Rules? What rules? You get to use a house the way that suits you, not the way the builders might have envisioned decades ago. That's why Paulette Bruce turned what's supposed to be the living room of her 1940s-era Land Park house into a dining room.
The departure from what's expected works for her throughout the house she's owned since 1976, and it's a good way to get maximum use out of minimally sized spaces. Bruce has mastered the art of what we'll call creative reuse, as well as living with what she's collected and updating on the cheap – all talents that we can learn from in today's stressed budgetary times.
Best of all, the result is a house that's warm, cozy and comfortable, both lived-in and utterly livable. And it's stylish, as is Bruce herself, a Sacramento public relations veteran and longtime cooking instructor.
"It's a collection of many years of memories of me living here and raising three boys," says Bruce, 65. "Everybody who comes here loves it."
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She likes to feed people. That much is clear from the way she's arranged her dining room, painted a vivid carnelian hue with a huge oak dining table placed right in front of the fireplace for evenings of toasty entertaining.
"At night from the street, you can see the red room and the lights," she says. "It's really pretty."
Richly upholstered dining chairs surround the table. The room also contains an antique oak sideboard she bought years ago at Hollywood Hardware, of all places.
(A word for people who feel in awe of antiques: Don't. Antique is just another word for really old, and old furniture is the cornerstone of creative reuse.)
From here, step through the sitting area – originally intended as the dining room – and into the kitchen, where she taught her now-grown sons to cook and hosted her first cooking classes years ago.
The kitchen looks new and upscale, with its travertine floors, glass-paned cherrywood cabinets and butcher block countertops, but Bruce says it's anything but: She installed the cabinetry and counters in 1980, with an eye on quality and durability.
"I sand the counters down every year and re-oil them," says Bruce. "See all these marks? They're from my boys learning to cook. My kitchen is not a decorator kitchen. It's a working kitchen."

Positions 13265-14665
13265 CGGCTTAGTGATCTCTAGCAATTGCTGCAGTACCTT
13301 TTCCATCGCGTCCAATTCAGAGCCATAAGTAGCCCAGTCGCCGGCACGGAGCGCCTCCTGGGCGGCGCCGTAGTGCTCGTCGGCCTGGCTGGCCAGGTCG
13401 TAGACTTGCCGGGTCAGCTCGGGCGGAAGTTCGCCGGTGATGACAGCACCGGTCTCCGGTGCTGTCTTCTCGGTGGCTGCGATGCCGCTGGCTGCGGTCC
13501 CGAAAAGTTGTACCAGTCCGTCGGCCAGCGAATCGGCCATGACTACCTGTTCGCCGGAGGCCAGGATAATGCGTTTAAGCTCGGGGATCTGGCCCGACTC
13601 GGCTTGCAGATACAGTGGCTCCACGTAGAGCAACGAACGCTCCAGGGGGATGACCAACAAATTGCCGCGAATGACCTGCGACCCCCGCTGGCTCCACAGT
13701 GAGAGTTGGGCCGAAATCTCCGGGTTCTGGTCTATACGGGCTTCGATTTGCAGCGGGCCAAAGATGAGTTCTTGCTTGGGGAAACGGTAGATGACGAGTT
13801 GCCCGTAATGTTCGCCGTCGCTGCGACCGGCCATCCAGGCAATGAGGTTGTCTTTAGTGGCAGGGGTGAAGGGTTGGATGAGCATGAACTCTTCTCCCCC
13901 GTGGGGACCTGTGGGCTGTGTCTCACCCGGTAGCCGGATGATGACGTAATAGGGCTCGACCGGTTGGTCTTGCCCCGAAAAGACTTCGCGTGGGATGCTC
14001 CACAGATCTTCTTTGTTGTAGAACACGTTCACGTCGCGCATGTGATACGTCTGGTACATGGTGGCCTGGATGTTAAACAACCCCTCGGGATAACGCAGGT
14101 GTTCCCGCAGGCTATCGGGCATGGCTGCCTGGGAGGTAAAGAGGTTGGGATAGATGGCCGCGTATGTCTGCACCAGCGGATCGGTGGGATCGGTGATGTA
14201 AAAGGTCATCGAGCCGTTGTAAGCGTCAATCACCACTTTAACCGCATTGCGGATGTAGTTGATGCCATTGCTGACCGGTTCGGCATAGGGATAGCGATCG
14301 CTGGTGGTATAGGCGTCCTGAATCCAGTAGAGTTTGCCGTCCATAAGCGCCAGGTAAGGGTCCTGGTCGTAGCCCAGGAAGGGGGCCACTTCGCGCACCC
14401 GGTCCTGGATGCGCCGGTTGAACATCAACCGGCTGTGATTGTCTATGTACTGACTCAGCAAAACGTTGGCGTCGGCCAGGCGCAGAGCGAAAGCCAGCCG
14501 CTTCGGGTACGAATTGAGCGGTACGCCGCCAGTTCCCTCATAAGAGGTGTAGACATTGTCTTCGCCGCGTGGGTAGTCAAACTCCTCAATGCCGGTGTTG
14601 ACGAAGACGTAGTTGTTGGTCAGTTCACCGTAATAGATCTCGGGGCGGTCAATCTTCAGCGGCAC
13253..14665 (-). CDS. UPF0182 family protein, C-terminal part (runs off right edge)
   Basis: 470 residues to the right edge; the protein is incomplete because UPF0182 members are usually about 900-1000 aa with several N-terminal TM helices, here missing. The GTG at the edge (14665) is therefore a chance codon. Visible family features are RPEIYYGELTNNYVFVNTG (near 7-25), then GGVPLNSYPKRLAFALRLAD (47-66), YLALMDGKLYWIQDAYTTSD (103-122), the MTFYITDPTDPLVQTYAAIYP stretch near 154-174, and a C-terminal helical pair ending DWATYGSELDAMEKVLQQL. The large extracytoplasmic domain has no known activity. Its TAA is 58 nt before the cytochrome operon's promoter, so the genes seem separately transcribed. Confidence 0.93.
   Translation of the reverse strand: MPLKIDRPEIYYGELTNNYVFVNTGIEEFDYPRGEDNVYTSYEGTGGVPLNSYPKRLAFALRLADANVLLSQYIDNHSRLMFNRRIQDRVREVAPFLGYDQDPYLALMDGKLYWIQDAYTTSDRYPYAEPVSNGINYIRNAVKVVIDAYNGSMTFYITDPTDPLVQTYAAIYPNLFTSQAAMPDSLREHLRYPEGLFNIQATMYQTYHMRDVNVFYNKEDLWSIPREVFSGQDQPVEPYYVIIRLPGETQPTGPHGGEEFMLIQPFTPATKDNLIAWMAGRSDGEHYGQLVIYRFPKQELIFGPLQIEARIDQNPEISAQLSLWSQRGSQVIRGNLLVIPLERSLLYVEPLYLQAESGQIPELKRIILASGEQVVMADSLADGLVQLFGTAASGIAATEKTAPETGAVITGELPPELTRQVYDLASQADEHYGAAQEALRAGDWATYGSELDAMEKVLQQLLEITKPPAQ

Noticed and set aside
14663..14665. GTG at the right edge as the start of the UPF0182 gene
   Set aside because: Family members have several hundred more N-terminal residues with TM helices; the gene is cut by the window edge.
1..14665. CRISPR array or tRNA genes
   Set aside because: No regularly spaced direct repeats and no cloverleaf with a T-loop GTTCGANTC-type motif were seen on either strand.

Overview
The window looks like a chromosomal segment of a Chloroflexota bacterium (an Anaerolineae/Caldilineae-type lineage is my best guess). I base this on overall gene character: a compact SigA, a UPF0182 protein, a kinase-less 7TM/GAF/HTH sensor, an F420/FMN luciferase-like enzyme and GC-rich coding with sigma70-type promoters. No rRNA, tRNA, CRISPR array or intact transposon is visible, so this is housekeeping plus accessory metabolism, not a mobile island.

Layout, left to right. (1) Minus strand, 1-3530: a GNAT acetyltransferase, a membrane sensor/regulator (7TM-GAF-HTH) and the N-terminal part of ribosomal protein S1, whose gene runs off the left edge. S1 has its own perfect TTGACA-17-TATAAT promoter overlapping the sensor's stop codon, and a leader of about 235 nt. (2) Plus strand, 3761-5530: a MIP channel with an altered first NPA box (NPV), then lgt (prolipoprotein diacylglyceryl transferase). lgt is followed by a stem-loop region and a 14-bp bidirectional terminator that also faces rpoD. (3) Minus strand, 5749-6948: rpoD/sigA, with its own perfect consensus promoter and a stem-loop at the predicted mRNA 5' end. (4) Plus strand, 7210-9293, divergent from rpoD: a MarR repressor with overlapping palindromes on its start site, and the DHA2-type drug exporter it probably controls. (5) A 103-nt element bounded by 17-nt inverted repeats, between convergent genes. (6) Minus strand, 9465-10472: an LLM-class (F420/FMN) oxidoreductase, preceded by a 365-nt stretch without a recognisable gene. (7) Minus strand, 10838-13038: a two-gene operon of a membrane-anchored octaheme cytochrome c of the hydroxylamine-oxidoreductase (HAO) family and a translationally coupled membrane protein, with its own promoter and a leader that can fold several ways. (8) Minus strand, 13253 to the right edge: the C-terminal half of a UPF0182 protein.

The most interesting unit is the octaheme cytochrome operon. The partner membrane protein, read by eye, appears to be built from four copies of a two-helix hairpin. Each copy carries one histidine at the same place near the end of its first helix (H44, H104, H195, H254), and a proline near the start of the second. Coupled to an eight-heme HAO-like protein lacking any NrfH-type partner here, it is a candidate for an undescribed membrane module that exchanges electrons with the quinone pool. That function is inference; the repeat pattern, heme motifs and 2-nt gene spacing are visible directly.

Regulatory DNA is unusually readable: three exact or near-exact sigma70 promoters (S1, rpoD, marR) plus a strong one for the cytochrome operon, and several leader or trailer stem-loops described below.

In one kitchen corner stands a built-in cherrywood hutch filled with deliberately mismatched crystal stemware. Guests choose their own wine glasses, and then they can wander through Bruce's get-togethers without losing track of which glass is theirs.
The kitchen cabinets have been refinished a time or two, of course. And the far wall, made of exposed brick, is a monument to reuse: It was originally an old flue.
"When we knocked down the original wall to expand the house, we exposed the brick flue," says Bruce. "So I made my boys chip out the brick and clean it up after school. They made that wall."
They also water-blasted the brick fireplace in the family room that the house's original owners added onto the structure.
"It was painted white," says Bruce. "We got it back to the original brick color. I can cook in that fireplace. When my boys were home, I cooked in it all the time. It has a grate and racks."
In her years as owner, Bruce has remodeled the house twice and has added a second story, which once housed her sons' rec room and now contains a storage room and her home office. She has painted and repainted exterior and interior walls, but what homeowner doesn't?
She also refinished the tiny guest bathroom, putting in new black-and-white octagonal floor tiles and a new tub and filling the room with nice soaps, Paris-themed collectibles and elegant crystal perfume bottles.
"I like it when people look around and say, 'There's so much to see in this house,' " Bruce says. "I think of it as a little junk-stuffed house."
That's because she likes to collect things – pewter candlesticks, crystal she inherited from her mother and grandmother, ceramic dishes, books, her grandfather's watches, family pictures in pretty frames and anything else that strikes her fancy – and she displays her collections throughout the house.
During the homespun Americana trend a few decades ago, she admits to hanging dozens of baskets from the beamed ceiling in the family room. Then the country trend died a well-deserved death, and the baskets came down.
When she inherited a box of linens once owned by her grandmother, Rosa Lorenzi, who immigrated from Italy, she decided to use them in the house.
"My mother kept them stored in a box," Bruce says. "They're fine linen from Italy that my nana embroidered for her trousseau. I made shades out of them for the bathroom windows and pillowcases for my bed."
Ultimately, creative reuse simply means finding ways to fill your everyday surroundings with what's significant to you.
"If you have it," says Bruce, "you should use it. When my father died, I did a breakfast for my family. I got out my mother's china and crystal, and she was very upset by that. But if you have these things, you should use them.
"Make it special every day. That's my philosophy."